The technical ingenuity and high level of experimentation of the potters working at the imperial kilns in Jingdezhen is evident in the successful revival of Song glazes. Tang Ying is known to have gone to considerable lengths to emulate this glaze, even sending his secretary, Wu Yaopu and selected craftsmen to Junzhou in 1729, in order to work with local potters and obtain the recipe for reproducing Jun wares. The official list from 1735 on the Taocheng jishi bei ji (Commemorative stele on ceramic production), inscribed by Tang Ying, records no less than nine varieties of Jun glazes, of which five were based on Song originals that had been sent from the palace in Beijing to the imperial kilns in Jingdezhen.
The stunning glazes that were created at Jingdezhen in imitation of Jun wares were considered by contemporaries even more attractive than the original. Lan Pu in his Jingdezhen tao lu (Account of ceramics in Jingdezhen), published in 1815, exclaims: “the glaze is multi-coloured and has ‘hare’s fur’ markings. The best is red like cosmetic rouge, then comes blue-green like spring onions or kingfisher feathers and purple like ink black… Jun ware red pieces that the ancients made were composed of rough, coarse-grained clay tinged with yellow, and though the glaze colour is lively they are not fine pieces. Today, Jingdezhen selects clean, fine, white clay to mould the body, and then applies red glaze. In this way the red colour has a much richer appearance” (Rose Kerr, “Jun Wares and their Qing Dynasty Imitation at Jingdezhen”, The Porcelains of Jingdezhen. Colloquies on Art & Archaeology in Asia No. 16, London, 1992, p. 155).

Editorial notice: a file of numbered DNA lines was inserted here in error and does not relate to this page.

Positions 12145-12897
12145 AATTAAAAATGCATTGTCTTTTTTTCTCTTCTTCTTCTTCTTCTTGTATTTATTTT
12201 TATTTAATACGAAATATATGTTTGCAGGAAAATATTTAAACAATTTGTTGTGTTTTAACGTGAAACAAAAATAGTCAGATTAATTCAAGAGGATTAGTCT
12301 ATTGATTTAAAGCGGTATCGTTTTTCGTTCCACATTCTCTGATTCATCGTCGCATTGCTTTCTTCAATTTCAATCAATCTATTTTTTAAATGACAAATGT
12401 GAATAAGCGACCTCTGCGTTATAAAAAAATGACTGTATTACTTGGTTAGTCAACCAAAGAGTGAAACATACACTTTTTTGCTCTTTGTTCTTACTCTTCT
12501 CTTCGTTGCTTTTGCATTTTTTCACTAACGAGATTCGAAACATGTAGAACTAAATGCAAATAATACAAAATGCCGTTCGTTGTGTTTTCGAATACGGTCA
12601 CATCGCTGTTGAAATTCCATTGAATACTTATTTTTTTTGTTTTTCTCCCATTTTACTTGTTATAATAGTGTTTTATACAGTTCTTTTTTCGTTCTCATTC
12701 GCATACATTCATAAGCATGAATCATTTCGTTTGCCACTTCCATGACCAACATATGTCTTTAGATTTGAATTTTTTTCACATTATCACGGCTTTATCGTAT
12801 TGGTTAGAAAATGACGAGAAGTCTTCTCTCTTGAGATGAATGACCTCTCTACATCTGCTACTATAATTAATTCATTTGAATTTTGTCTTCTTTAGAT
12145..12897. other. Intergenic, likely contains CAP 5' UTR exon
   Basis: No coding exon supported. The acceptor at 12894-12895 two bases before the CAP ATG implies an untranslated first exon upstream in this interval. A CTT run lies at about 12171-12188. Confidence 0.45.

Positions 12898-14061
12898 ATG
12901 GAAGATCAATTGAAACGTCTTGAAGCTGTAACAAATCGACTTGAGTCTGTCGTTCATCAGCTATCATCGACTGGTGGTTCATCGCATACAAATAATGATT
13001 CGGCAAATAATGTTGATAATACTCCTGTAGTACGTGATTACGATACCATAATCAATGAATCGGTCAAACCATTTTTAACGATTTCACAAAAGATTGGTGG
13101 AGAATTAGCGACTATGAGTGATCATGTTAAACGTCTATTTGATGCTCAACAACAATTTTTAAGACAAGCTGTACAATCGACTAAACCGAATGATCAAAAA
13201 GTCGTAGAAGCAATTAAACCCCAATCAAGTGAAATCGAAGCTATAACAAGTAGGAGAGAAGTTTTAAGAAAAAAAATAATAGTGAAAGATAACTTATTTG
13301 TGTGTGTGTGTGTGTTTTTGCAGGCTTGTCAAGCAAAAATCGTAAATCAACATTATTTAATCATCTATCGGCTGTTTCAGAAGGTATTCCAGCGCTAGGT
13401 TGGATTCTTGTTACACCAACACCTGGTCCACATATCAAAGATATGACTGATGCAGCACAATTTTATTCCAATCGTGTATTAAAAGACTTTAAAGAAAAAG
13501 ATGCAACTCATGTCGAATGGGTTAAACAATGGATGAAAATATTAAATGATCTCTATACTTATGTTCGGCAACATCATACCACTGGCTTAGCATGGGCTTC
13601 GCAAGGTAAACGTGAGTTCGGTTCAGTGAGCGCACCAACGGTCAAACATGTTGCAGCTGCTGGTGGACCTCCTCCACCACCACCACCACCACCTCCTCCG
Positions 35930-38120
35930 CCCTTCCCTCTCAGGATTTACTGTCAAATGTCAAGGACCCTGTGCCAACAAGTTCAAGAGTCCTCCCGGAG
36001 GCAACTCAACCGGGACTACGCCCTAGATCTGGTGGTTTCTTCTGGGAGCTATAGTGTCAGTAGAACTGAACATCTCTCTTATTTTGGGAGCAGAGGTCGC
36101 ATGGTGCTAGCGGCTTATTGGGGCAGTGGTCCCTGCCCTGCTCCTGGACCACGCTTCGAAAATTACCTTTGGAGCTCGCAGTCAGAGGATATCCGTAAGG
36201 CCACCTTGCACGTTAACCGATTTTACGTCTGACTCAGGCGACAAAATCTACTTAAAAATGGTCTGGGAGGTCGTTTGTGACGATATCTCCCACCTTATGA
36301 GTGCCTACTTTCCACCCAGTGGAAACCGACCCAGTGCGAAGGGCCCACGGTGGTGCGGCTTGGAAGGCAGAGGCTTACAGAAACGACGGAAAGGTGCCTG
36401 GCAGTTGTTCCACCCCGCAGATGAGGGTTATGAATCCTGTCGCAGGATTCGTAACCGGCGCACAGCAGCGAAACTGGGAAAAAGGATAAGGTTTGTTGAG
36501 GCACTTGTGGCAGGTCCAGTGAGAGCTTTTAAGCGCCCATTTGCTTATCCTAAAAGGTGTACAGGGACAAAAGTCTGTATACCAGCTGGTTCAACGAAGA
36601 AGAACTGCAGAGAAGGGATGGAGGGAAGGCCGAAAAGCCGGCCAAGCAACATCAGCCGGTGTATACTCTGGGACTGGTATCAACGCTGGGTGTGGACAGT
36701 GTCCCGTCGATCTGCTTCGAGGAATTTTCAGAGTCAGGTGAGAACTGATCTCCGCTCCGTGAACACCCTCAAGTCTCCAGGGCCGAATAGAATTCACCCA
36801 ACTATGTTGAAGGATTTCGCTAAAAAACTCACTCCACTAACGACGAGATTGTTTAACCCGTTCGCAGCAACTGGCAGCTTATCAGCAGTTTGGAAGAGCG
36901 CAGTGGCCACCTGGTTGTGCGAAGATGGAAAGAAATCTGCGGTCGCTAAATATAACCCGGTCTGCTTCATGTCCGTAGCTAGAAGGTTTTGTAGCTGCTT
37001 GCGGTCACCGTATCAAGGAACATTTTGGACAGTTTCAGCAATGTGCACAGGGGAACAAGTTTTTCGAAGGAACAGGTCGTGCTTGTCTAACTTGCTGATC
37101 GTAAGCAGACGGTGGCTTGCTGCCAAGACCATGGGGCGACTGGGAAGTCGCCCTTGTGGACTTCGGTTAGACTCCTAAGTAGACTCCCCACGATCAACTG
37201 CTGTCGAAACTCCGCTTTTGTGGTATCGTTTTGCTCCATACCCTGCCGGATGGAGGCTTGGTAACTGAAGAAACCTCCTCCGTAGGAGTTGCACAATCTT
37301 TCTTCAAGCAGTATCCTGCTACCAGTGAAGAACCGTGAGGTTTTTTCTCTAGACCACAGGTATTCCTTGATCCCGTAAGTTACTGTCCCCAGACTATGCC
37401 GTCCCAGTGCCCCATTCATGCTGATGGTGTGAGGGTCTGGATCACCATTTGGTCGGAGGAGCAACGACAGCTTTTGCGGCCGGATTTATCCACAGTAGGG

Lan Pu notes the great difference in appearance between Song dynasty Jun glaze and its Qing copy, and in fact the two diverge in their composition. While the opalescent glaze of Song Jun wares was achieved by a chemical reaction that happened in the kiln during firing, the vibrant and thick flambé glazes of the Qing dynasty were created by the application of three differently coloured glazes. Furthermore, the use of a fine porcelain body enhanced the luminosity of the glaze.
Qianlong mark and period vases of this form and glaze are unusual, although a similar example from the Zande Lou collection, now in the Shanghai Museum, is illustrated in Qing Imperial Monochromes, Hong Kong, 2005, pl. 49; and two smaller examples in the Huaihaitang collection were included in the exhibition Ethereal Elegance. Porcelain Vases of the Imperial Qing, Art Museum, Institute of Chinese Studies, The Chinese University of Hong Kong, Hong Kong, 2007, cat. nos 69 and 70, illustrated together with a section of Tang Ying’s Taoye tu (Illustrations of the manufacture of porcelain), where two flambé-glazed meiping are depicted.
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